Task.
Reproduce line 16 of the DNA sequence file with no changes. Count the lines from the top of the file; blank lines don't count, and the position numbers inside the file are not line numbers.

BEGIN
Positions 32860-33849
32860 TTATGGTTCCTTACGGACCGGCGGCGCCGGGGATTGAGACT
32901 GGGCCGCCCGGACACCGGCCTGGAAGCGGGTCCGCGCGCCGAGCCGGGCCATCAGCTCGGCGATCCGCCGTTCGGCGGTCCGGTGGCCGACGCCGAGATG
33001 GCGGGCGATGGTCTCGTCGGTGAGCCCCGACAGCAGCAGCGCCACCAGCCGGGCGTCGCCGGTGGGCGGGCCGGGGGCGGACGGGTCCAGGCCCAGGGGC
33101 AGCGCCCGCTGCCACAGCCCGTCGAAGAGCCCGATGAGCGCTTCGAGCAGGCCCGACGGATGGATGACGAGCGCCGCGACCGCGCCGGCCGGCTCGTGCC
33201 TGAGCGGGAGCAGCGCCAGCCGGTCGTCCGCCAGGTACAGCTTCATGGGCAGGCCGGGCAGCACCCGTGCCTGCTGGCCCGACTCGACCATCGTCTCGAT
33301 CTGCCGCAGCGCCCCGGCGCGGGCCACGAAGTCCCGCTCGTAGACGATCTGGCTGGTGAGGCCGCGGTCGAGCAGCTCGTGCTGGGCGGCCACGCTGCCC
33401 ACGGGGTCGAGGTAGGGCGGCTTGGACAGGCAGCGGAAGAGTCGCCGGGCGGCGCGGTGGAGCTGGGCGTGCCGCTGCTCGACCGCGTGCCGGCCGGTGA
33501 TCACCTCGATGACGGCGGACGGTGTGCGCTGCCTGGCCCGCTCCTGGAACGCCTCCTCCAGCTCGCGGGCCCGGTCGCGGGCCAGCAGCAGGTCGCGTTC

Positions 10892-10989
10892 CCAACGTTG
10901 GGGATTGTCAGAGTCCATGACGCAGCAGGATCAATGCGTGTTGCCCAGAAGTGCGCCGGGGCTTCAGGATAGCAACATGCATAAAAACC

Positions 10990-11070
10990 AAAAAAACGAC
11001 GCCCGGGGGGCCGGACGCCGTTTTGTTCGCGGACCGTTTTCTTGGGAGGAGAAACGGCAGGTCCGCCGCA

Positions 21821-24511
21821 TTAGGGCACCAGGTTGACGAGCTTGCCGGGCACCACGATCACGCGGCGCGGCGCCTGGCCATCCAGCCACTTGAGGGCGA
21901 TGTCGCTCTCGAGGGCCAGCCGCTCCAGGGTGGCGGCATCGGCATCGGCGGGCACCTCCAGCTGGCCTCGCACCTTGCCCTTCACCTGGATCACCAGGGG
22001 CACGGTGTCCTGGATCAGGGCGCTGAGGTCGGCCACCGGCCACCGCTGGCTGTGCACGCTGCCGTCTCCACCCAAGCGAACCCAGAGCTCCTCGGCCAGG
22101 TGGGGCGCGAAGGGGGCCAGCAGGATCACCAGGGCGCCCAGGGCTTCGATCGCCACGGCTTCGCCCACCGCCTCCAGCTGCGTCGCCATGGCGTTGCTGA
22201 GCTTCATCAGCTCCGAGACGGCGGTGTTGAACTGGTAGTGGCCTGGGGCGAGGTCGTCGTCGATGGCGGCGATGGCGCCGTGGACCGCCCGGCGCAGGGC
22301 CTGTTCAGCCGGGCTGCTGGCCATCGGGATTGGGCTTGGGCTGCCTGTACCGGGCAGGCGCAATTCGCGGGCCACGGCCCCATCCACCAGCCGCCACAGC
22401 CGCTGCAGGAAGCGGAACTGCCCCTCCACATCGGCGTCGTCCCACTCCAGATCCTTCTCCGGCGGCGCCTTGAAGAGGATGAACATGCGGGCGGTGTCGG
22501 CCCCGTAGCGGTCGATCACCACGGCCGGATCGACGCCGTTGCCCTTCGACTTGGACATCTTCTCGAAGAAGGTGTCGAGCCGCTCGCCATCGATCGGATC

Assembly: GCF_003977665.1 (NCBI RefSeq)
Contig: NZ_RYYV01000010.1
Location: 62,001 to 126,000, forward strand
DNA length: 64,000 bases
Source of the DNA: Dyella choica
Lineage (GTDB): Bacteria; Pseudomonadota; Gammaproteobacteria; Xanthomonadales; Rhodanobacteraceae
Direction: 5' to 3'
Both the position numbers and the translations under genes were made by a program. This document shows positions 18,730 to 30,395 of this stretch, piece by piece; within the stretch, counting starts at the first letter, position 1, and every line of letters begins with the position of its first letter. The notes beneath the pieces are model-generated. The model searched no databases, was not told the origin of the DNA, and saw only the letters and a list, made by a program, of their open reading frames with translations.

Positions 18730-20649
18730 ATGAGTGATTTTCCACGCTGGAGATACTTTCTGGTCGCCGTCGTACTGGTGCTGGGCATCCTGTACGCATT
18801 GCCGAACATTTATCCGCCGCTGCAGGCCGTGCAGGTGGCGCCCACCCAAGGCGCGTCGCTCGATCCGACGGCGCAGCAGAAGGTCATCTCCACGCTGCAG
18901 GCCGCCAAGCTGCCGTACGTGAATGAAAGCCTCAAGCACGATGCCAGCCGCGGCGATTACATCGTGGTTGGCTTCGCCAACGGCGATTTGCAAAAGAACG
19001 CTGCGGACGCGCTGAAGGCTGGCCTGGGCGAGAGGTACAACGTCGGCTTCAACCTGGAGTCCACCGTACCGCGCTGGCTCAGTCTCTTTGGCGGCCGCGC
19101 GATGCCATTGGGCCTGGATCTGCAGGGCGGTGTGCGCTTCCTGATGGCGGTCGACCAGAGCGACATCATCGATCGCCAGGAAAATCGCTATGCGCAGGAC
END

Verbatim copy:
Positions 21821-24511